So with all of that taken into account, I ran the 117 million email addresses through the model.And the odds that an incorrect email address will be caught by email validation is …0.00000000000000000000000000000000000000625%I’m afraid I don’t have time to type out the algorithm that totally exists and is indisputably perfect, so you’ll have to take my word for it that this number is not in any way made up.(The flip side is I fail and be told my address isn’t valid when it is! She regrets buying the domain, too, but won’t give it up, just like the guy that’s got I am more likely to mis-type with a letter on the visible keyboard with no shift key required (I apply a weighting to non-modified keys in the model). So from a list of 117 million email addresses I have calculated the frequency of occurrence of each character and for each, noted which keys lie closest on the keyboard, and factored in the likelihood that a mis-stroke will create an invalid email address.We got chatting and it turns out she only lives a few blocks from me and also collects vintage cameras; we’re playing golf next week. I should probably close these brackets and get on with the story.)So what are the odds that any one typo would result in an invalid email address? From all of the tappable keys on a physical keyboard, there are six characters that, while not completely invalid, are only valid in certain cases: \;, and space. (I know hacking Linked In just to make a point about email validation is a bit extreme, but it is important to back up one’s opinions with data).For example, ‘e’ is considered a low risk of invalidating, because all surrounding keys would still result in a valid email address. So although it’s less common than ‘e’, it carries a higher risk of resulting in an invalid email address if missed.I also consider the relative dexterity of the fingers.Daryls tend to poke at the keys with only their index fingers like they’re afraid each key will burn them.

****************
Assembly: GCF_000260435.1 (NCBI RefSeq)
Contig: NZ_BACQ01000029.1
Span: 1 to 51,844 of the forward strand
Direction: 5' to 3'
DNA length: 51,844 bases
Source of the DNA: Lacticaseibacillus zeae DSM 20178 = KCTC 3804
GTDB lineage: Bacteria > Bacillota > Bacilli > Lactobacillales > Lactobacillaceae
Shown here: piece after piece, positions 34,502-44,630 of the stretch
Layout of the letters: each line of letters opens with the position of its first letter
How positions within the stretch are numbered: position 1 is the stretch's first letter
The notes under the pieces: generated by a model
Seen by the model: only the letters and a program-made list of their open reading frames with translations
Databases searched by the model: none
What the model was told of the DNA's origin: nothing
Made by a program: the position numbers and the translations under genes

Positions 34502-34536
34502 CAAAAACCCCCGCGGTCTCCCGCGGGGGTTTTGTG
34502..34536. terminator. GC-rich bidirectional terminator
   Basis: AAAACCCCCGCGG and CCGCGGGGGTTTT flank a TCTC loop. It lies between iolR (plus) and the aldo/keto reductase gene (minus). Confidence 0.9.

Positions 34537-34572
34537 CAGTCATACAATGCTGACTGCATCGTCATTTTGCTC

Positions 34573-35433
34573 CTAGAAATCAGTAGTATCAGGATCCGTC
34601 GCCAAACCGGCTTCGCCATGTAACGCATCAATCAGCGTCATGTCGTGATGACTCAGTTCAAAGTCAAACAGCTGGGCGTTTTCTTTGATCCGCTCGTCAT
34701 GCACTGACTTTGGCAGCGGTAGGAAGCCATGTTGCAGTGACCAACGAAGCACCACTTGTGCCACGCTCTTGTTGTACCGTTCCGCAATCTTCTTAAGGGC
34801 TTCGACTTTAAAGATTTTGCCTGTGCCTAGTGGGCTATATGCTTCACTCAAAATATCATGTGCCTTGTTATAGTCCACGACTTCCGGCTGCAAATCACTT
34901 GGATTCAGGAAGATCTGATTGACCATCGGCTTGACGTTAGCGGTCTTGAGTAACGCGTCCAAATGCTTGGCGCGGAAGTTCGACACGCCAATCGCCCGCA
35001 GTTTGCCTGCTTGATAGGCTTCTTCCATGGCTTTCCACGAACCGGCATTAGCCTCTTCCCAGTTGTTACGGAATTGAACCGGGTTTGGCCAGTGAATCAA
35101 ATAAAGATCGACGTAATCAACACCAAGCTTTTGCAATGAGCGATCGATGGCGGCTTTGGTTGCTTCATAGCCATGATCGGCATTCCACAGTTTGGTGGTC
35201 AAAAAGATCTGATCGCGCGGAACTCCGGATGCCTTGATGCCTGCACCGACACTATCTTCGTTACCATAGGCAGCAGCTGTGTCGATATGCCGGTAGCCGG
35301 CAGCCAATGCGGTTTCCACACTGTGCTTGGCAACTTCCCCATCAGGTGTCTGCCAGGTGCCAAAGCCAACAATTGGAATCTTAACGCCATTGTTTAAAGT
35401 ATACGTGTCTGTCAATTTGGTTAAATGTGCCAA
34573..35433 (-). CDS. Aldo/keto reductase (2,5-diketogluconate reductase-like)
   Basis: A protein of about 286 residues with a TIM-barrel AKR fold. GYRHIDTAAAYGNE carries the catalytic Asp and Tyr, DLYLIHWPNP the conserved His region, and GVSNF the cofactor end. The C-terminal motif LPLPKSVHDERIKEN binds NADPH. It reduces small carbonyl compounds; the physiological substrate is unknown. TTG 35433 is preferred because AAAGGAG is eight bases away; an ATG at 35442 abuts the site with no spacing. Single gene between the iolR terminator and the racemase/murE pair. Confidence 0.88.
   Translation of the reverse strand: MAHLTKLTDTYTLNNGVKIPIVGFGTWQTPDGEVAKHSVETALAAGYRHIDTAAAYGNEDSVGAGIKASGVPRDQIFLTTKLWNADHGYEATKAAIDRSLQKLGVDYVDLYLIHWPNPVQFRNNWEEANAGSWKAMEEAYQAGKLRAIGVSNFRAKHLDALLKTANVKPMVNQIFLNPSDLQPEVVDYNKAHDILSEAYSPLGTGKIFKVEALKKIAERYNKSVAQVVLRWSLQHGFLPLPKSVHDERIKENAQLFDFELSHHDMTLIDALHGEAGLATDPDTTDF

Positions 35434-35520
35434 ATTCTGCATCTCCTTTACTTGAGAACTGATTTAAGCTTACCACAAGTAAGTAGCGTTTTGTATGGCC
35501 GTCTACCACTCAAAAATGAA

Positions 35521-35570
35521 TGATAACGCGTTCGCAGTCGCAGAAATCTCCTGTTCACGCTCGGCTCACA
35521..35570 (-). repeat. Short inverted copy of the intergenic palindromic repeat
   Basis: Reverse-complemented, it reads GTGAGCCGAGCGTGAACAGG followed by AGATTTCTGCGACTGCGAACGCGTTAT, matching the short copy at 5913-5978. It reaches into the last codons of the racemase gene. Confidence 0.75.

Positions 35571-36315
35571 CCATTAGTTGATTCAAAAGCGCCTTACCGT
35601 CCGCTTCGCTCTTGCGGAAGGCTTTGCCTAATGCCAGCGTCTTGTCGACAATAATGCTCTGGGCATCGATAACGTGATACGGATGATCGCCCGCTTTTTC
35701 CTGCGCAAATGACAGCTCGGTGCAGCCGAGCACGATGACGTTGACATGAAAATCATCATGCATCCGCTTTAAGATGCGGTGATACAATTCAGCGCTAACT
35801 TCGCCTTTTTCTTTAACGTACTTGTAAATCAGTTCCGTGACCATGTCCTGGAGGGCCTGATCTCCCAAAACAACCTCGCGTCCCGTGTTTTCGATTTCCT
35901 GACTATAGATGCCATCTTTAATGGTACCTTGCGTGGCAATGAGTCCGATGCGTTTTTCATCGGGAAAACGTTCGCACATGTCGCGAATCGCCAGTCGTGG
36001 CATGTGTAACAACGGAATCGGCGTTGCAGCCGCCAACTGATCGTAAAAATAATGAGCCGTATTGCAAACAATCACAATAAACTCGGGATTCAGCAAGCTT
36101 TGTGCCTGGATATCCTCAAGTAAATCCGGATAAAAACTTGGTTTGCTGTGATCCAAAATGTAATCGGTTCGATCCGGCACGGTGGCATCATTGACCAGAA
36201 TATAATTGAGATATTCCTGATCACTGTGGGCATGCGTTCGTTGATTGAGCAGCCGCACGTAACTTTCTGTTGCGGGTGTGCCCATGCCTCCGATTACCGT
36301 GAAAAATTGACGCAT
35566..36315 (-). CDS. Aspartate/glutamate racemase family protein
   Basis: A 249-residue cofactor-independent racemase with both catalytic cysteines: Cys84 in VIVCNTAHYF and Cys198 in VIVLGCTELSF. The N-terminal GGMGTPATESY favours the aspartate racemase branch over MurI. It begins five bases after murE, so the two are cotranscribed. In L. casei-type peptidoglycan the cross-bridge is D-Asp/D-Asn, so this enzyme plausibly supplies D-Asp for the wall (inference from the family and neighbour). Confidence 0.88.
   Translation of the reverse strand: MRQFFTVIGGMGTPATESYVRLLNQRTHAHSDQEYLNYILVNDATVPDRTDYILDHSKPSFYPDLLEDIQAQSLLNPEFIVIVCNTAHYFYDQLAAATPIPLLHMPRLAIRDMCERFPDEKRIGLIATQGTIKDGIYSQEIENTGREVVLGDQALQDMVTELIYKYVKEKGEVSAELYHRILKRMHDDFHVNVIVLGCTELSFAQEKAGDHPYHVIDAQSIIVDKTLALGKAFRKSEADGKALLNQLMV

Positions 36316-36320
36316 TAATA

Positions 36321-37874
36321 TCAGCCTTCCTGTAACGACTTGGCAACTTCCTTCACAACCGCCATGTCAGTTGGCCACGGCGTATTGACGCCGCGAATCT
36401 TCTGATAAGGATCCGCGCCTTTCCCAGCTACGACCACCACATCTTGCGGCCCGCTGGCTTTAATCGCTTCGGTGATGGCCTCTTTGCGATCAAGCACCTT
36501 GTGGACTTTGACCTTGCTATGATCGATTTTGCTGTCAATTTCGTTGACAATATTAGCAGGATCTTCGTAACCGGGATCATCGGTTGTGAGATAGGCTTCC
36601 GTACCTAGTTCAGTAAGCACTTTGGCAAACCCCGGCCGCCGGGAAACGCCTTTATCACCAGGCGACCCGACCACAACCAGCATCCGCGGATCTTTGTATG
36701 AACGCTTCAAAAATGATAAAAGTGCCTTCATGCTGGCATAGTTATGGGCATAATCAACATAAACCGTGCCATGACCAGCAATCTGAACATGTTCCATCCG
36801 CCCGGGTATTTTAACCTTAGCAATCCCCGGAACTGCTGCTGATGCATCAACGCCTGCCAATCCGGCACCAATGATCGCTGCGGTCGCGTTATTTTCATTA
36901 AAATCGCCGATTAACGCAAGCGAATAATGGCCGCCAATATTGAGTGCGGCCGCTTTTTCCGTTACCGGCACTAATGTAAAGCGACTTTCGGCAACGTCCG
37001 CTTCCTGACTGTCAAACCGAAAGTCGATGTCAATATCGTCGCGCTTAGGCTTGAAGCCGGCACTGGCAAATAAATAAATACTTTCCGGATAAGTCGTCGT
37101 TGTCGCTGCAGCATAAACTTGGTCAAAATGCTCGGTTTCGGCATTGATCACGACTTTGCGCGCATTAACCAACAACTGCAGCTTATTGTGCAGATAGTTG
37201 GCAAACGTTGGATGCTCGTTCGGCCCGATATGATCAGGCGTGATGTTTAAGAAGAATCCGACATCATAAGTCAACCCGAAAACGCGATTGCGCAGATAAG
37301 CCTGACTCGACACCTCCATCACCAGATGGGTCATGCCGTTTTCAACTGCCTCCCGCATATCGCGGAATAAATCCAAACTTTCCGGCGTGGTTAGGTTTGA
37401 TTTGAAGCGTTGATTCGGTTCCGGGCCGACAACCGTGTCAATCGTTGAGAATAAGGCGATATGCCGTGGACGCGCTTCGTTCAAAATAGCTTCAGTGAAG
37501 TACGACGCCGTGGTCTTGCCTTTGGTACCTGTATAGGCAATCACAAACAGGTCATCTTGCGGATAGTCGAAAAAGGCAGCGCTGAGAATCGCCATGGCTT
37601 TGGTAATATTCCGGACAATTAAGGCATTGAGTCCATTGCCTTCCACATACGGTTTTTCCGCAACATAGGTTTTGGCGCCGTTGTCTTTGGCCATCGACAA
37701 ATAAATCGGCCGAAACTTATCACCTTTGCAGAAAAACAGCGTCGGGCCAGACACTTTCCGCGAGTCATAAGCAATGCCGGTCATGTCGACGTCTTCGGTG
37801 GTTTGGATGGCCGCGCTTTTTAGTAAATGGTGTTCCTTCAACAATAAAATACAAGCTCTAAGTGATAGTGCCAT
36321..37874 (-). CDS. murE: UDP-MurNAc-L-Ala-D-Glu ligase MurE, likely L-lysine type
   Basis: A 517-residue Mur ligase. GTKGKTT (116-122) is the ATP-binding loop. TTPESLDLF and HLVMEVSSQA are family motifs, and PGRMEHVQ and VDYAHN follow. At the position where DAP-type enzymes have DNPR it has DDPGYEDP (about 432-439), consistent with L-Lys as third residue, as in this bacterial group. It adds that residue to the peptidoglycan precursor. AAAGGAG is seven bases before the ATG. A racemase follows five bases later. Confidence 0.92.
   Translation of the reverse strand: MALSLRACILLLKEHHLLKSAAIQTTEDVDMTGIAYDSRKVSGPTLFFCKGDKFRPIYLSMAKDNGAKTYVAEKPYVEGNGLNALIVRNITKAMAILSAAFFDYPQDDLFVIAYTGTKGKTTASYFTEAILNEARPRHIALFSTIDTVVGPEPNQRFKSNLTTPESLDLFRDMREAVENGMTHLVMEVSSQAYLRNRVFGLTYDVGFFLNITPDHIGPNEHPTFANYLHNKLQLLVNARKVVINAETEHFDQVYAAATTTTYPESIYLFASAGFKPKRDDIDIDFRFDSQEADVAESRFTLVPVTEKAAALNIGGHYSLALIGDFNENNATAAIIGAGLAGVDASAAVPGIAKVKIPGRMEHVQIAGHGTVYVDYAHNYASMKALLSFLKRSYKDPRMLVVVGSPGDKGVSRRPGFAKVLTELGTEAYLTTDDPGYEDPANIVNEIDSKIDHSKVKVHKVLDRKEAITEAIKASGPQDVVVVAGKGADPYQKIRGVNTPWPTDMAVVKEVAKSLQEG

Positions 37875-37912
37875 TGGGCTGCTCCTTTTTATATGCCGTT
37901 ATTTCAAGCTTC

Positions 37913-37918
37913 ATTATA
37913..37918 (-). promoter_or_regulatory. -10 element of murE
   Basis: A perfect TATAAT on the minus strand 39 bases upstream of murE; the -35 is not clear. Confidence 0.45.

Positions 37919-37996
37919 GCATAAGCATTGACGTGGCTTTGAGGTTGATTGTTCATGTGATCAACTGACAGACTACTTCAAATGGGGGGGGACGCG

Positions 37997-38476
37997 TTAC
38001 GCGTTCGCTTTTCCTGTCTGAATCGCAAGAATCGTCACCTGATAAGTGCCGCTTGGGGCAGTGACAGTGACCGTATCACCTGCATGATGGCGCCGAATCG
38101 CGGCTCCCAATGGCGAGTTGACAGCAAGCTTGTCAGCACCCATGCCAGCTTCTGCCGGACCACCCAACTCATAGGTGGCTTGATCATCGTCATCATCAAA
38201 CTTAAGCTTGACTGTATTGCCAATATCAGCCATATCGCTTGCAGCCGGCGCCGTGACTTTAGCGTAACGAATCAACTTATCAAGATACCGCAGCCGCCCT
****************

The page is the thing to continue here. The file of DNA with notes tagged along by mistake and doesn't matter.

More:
I also built in some general common sense: people with aol email addresses are sloppy typers.
I find it quite common that you want to have constraints on an optional attribute.
One core value of this library is that nothing should be private or inaccessable.
There is no point in trying to work out if an email address is ‘valid’.
A user is far more likely to enter a wrong and valid email address than they are to enter an invalid one.